Algeria UpriseEx-Presidents Leaders OP-ED 

Africa story of the week – Updated weekly

Date april 2 2019
Algerian Parliament to make President Abdelaziz Bouteflika’s resignation official


Abdelaziz Bouteflika is an Algerian politician who served as President of Algeria from 1999 until 2019. As President, he presided over the end of the bloody Algerian Civil War in 2002 when he took over the project of Liamine Zéroual, and he ended emergency rule in February 2011 amidst regional unrest

Both houses of Algeria’s Parliament are meeting next week to take official note of the country not having a leader after the resignation under pressure of its president.
A senator from former President Abdelaziz Bouteflika’s FLN party, Abdelouahab Benzaim, says the two houses plan to meet on Tuesday.
If the president’s office is vacated, the Algerian Constitution calls for the head of the upper house to serve as leader for a maximum of 90 days before an election.
Bouteflika stepped down after two decades on April 2 after a pro-democracy protest movement won the army’s backing.
A Bouteflika appointee, Abdelkader Bensalah, is the leader of parliament’s upper chamber. The protesters are calling for him and others who make up the top of the country’s power hierarchy to leave, too.


Rhino Poacher Killed by Elephant and Eaten by Lions, Officials Say

A man suspected of being a rhino poacher was killed last week by an elephant and his remains devoured by a pride of lions at a South African park, officials said.


A lion at Kruger National Park in South Africa, where the remains of a man who officials said was poaching rhinos in the park were found last week.CreditCreditJerome Delay/Associated Press

Rangers at Kruger National Park and other searchers found only a human skull and a pair of pants, the park said in a statement on Friday.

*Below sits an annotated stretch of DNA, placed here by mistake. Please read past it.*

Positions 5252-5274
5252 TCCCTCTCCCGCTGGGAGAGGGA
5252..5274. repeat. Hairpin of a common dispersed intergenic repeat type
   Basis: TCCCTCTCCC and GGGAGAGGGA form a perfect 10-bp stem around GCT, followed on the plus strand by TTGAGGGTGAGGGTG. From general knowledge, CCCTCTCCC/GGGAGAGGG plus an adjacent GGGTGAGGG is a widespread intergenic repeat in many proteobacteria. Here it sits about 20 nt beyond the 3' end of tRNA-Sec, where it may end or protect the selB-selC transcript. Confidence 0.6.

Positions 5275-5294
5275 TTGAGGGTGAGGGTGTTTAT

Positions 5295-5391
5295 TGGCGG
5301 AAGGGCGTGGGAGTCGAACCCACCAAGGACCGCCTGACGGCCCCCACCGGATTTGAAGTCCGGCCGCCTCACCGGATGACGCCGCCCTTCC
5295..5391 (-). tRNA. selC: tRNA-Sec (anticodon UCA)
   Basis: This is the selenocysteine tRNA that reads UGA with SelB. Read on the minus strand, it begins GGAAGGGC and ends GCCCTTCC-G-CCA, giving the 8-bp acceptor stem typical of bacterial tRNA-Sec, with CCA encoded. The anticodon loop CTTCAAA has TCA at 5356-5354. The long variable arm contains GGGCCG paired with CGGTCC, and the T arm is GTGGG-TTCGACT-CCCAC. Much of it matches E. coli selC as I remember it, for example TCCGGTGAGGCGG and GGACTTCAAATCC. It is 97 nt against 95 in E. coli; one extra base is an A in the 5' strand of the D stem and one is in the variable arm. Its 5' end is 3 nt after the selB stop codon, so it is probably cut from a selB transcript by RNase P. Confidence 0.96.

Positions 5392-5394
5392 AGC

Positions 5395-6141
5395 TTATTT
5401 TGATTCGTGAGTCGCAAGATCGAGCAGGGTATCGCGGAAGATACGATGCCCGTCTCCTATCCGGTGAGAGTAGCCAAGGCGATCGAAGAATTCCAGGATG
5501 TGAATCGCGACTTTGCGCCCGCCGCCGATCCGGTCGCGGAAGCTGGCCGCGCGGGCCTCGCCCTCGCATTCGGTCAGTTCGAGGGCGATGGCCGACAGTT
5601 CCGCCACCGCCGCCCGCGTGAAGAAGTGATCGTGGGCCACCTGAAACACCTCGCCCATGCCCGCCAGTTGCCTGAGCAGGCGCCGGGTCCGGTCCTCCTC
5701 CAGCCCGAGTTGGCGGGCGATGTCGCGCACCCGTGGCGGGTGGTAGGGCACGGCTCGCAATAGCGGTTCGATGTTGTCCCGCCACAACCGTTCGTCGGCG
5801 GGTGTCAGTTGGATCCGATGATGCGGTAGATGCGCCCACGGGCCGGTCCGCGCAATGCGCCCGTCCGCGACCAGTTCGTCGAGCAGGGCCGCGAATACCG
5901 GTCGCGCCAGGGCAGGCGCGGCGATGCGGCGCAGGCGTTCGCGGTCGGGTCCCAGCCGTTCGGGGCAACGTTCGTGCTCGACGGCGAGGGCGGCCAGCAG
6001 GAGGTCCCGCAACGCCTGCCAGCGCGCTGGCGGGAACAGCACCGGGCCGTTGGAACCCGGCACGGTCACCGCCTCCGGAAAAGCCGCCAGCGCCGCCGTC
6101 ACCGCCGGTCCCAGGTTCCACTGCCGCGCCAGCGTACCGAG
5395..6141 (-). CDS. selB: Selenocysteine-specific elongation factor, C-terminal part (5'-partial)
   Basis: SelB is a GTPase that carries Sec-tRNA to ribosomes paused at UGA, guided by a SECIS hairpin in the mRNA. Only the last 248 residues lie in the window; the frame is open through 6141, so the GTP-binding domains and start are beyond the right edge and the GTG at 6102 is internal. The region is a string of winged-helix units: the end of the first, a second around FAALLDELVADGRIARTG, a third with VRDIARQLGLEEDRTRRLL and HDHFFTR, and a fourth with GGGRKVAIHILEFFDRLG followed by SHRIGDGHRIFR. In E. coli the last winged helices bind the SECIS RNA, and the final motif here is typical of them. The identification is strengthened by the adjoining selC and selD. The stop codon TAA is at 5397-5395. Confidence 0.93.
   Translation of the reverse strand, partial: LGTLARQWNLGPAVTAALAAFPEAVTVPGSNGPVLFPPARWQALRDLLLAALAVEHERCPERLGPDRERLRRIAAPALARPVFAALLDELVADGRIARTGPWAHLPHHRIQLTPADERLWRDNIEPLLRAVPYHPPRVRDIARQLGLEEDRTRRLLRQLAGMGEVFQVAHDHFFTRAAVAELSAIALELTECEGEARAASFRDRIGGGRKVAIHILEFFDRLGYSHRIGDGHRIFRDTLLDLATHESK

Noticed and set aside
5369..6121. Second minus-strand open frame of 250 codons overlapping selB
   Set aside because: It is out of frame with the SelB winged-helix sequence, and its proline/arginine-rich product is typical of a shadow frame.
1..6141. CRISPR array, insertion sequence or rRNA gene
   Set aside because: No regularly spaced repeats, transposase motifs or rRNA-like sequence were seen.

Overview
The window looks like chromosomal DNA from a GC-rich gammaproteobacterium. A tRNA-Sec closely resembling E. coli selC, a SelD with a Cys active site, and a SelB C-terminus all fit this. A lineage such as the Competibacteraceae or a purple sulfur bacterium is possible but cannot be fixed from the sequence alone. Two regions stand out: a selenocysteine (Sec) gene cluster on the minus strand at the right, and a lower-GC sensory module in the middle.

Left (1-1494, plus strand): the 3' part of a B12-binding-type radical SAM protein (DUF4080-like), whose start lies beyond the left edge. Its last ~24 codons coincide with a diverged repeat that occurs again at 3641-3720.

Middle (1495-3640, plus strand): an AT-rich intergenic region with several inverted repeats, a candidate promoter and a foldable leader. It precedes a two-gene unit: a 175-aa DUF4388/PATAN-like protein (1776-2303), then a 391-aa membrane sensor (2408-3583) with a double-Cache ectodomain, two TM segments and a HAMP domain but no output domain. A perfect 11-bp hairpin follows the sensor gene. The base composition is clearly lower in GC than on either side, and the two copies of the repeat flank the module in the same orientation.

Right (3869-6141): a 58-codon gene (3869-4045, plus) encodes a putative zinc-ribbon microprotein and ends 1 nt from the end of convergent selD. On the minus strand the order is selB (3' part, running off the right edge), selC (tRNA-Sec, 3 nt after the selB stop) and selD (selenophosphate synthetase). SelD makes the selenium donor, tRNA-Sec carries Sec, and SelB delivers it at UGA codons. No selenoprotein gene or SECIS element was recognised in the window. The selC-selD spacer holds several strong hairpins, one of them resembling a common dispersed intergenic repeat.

Four of the dead man’s accomplices were arrested, the authorities said.

The man’s accomplices told his relatives that they had been in the park to poach rhinos on Tuesday night when he was killed by an elephant, local officials said.

A search party, including rangers on foot and members of the park’s air wing, searched the area that was described by the family but could not find the body because light was fading, the statement said. Searchers found the remains on Thursday morning.

The managing executive of the park, Glenn Phillips, offered his condolences to the family of the dead man, who was not identified.

“Entering Kruger National Park illegally and on foot is not wise,” he said in the statement. “It holds many dangers and this incident is evidence of that.”

Mr. Phillips said it was sad to see the daughters of the man “mourning the loss of their father, and worse still, only being able to recover very little of his remains.”

Kruger National Park advertises itself as offering “an African safari adventure of a lifetime.” At nearly two million hectares, it is the largest national reserve in South Africa, according to its website, which added that it was home to animals such as lions, elephants, rhinoceroses, leopards and African buffaloes.

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